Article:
OA literature and the Twelve Steps say that finding God is the way to be free of compulsive overeating. Secular OA types don’t find that answer very helpful. So, what works for you?
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1. Clarity on the food problem:
2. Focus on the food solution:
Avoid certain foods (your problem foods)
Avoid certain food behaviors (make plans for high-risk scenarios like travel, holidays, eating out, etc.)
Get help with designing a food plan (nutritionist, MD, read books, etc.)
Weigh and measure some or all foods where volume is an issue
Get support to implement a solution
3. Get a sponsor:
4. Better awareness of self (personal inventory):
5. Structure and support:
I have also explored the idea of intuition over the years. I used to think it was this mysterious idea or thought that came to me perhaps through my heart or the wisdom of others or who knows. Now I just focus on ideas, thoughts, and information that seem helpful, and what it is called or where it is sourced is not so important. Perhaps it is just calm reflection when in a state of abstinence. If I choose behaviors that keep me abstinent and reasonably serene and help others, I consider that a success.
Also, abstinence does not have to be black and white. It can refine over time. Things can be tested and learned from. Self-honesty is key. At the end of the day, if I get to a weight I like and am mostly at peace with food, that is a win. If the rest of my life and relations with others improve, that is a home run. If I can help others achieve the same, that is a grand slam. We are all in this together and need each other’s help. Thus OA is a SUPPORT GROUP. It’s that simple.
—Alan S, Alexandria, VA USA
Structure for me means using these tools:
Outside sources include:
—Edie E, Northampton, MA USA
I wondered when I first came into OA how I could possibly be successful when I could not work the Steps as written. As much as my wonderful sponsor tried to help me translate all the god writings into a non-deity for my higher power, the rather heavy-handed theme running throughout many of the Steps is that you cannot be successful without the Judeo-Christian god. I also balked at the thought of turning over responsibility to another entity to handle this disease, as all aspects of my life are ultimately my responsibility.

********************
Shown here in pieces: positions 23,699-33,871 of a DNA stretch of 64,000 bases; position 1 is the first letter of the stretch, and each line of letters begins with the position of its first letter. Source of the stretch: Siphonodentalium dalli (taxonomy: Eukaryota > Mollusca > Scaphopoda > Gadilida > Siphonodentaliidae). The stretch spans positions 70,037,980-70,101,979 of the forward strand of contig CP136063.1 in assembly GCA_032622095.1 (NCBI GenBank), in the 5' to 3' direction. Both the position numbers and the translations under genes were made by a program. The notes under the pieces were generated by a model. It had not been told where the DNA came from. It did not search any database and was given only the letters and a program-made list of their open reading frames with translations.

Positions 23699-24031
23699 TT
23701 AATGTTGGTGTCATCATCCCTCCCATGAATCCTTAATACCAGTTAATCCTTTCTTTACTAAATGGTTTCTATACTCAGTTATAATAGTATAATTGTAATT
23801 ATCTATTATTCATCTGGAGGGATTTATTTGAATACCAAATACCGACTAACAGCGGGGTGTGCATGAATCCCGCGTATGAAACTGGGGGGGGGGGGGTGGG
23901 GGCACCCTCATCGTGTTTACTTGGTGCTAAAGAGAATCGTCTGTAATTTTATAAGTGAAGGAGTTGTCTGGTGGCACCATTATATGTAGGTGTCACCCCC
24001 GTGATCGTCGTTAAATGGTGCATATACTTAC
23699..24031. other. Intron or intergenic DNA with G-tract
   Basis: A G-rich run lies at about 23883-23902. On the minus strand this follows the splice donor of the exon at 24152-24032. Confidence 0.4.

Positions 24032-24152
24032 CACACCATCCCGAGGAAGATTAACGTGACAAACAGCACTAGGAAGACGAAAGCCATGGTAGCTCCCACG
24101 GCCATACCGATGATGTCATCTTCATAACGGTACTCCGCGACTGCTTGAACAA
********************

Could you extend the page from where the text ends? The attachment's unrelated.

I can remain abstinent with the help of other OA members, and by allowing my best self to make the healthy and kind decisions that lead to abstinence.
—Kathie S, Grass Valley, CA USA
My own comfort with “higher power” as a term (as an atheist) has been tied to my notion that the wisdom of the group (at its ideal best) is larger than my own reality and therefore higher. Or that “reality”—the natural world, science, being present and/or other real things outside the machinations in my own head—is bigger than me, so perhaps also a “higher” power.
But looking at the Steps and alternative versions—and trying to see past the evangelical/patriarchal/hierarchical roots of the Twelve Steps—I think the core thing I really need for my spiritual recovery may not be a HIGHER power, but an OUTSIDE power. Looking outward for new thoughts, answers, help, and support—and leaving the false internal reality of negative/obsessive/addictive thinking.
My definition of spiritual recovery is unrelated to deities, spirits, or mystical thinking—just healing and strengthening of the human spirit.
—Mark S, Santa Monica, CA USA
God is not the answer, in my opinion, because there is no god. There is no god to watch out for us and god to give our problems to. We cannot recover on our own. We need help from OA fellows, and we need the collective wisdom recorded in OA and recovery literature.
—Matt J, Emeryville, CA USA